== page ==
Indonesia Criticized Over Crisis Response

A 53-year-British woman has become Indonesia’s first confirmed COVID-19 fatality. Officials fear she may have been already infected when she landed for a family vacation on the idyllic island of Bali.

Indonesia’s national coronavirus spokesperson and the head of Bali’s virus task force disagree whether doctors knew she had the virus. Bali authorities say the Indonesian Government knew a critically ill British tourist in Bali had tested positive to coronavirus, but failed to alert them until after she died.

The head of Bali’s COVID-19 Taskforce, I Dewa Made Indra, claimed authorities in Jakarta clearly identified the woman as ‘patient number 25’ on a list of confirmed cases in Indonesia on Tuesday, but said he was not told of her condition.

An Indonesian Government spokesman had addressed media in Jakarta on Tuesday evening, confirming that, at that time, there were 27 coronavirus cases in the country. The number has since risen to 34.

Mr. Indra said his staff only discovered the woman had tested positive to the virus after she died on Wednesday morning.

“The results from the tests on this patient were not yet available, so her status was still ‘under observation’,” he said.

However, Indonesia’s national coronavirus spokesman Achmad Yurianto said doctors in Bali were told the woman had tested positive.

The woman already had several underlying health conditions, including diabetes, hyperthyroidism, hypertension and a cardio-pulmonary condition.

She arrived in Bali on February 29 and tested negative to thermal sensors at the airport, but within a few days she had symptoms consistent with coronavirus. Swabs from the woman were sent to Jakarta for testing because no hospital or clinic in Bali had the necessary test kits.

Mr. Indra said the results were not relayed to authorities in Bali until after her death in Bali’s Sanglah Hospital.

Balinese hindu religion

Dr. Yurianto refused to reveal even the location of the other 33 confirmed patients, except for a small cluster of cases in Jakarta. In that cluster a 64-year old woman and her 31-year old daughter became ill in mid-February after contact with a Japanese woman visiting from Malaysia, who later tested positive.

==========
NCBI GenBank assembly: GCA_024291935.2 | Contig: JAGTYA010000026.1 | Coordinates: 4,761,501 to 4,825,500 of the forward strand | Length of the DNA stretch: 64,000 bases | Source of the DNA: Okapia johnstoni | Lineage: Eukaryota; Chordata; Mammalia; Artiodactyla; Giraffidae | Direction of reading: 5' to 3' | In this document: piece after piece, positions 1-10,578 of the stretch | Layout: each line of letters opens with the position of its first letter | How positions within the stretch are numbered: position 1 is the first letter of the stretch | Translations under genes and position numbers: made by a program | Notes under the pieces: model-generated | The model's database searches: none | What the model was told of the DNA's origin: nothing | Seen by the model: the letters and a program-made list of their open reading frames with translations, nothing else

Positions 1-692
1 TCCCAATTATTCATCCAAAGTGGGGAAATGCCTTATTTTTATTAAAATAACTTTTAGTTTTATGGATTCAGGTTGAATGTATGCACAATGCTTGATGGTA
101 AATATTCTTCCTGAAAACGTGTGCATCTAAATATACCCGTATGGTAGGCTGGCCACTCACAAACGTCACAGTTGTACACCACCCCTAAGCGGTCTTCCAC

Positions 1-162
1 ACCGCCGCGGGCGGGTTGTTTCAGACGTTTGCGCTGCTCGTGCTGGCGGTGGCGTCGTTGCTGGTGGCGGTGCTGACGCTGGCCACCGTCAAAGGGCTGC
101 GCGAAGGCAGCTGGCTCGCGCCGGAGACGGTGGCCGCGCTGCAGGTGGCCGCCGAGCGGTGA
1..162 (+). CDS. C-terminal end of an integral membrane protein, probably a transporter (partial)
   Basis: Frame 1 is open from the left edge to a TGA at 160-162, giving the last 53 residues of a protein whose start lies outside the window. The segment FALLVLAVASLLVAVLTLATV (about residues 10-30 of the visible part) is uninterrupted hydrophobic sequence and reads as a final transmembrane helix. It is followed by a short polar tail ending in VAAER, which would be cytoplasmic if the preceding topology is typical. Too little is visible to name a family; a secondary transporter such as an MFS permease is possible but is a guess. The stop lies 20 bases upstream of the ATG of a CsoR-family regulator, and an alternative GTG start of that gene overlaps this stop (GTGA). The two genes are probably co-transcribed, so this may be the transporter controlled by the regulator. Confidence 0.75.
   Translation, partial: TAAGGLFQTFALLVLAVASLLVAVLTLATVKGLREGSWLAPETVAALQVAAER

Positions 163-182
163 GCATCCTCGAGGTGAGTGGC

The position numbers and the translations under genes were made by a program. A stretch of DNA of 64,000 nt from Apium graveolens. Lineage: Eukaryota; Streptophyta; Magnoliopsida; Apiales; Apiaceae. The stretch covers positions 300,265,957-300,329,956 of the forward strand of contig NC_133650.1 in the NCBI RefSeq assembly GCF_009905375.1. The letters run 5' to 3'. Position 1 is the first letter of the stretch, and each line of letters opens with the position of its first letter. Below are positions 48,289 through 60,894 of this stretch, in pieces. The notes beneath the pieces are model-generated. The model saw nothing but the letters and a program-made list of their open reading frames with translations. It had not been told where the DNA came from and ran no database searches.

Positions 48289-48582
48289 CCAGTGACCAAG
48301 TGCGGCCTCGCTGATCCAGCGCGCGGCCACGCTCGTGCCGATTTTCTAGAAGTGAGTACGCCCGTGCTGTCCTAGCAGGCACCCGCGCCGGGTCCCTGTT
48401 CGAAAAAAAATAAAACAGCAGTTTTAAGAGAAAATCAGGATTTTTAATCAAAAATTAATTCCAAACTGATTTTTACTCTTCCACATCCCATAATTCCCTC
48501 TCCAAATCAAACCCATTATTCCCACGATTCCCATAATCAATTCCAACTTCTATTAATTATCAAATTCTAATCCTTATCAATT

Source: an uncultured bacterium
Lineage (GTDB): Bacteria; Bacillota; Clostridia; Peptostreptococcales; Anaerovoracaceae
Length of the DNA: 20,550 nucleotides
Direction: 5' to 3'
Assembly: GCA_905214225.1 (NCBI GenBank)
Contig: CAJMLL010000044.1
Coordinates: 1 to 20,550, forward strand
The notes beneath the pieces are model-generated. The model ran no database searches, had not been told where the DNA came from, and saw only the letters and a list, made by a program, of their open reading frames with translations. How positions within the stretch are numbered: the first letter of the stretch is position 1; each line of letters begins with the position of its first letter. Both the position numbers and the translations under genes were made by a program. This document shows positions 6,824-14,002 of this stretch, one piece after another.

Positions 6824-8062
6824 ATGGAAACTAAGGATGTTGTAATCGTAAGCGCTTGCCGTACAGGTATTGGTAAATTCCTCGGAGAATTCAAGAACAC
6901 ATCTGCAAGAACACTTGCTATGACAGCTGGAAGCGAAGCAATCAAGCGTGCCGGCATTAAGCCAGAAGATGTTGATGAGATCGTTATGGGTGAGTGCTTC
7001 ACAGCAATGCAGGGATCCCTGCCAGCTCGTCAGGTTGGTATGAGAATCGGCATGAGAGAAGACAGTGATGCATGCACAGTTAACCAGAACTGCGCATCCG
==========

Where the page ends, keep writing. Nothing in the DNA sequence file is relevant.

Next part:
Most of the 33 cases are believed to be Indonesian citizens. The government has confirmed that three are foreigners but won’t reveal their nationalities, nor will it say where they are being treated, apparently for fear of sparking panic or discrimination against certain nationalities. At least 17 are ‘imported’ cases, meaning Indonesians who have recently returned from overseas, where they presumably contracted the virus. One man is suspected of being the first case of local transmission in Indonesia, but again, the government will not reveal where he is from in Indonesia, or where he is being treated.

Indonesian authorities have come in for prolonged criticism over their handling of coronavirus, with questions about how many people were tested, how accurate the tests are, and what efforts they have made to trace the contacts of suspect cases.

Until last week, fewer than 200 people had been tested for the virus in Indonesia, a country of 265 million people. Even until early March Indonesian authorities continued to insist there were no cases of the virus in the country. Even as the death toll and infection rate in Wuhan rose exponentially, Indonesia was slow to ban flights to and from China, including several direct flights to Wuhan.

Almost 1.2 million Chinese tourists visited Bali last year, and several thousand were left stranded on the resort island after flights were finally suspended in early February.

Local media reports suggest there are at least nine more patients in Bali with symptoms consistent with coronavirus, including foreigners.

The Jakarta Post newspaper last weekend reported that at least five suspected COVID-19 patients had died in Indonesia since late February, including a 65-year-old man in Jakarta, a 50-year-old-man in West Java, and two men in central Java.

The report said some of the suspected patients had died while waiting for their test results. It said all the tests eventually came back negative.

Indonesia is the fourth-largest nation in the world with more than 267 million people. The country is comprised of more than 17,500 islands, including Bali, Borneo, Java, Lombok, Sumatra and Sulawesi. Learn more about Indonesia.

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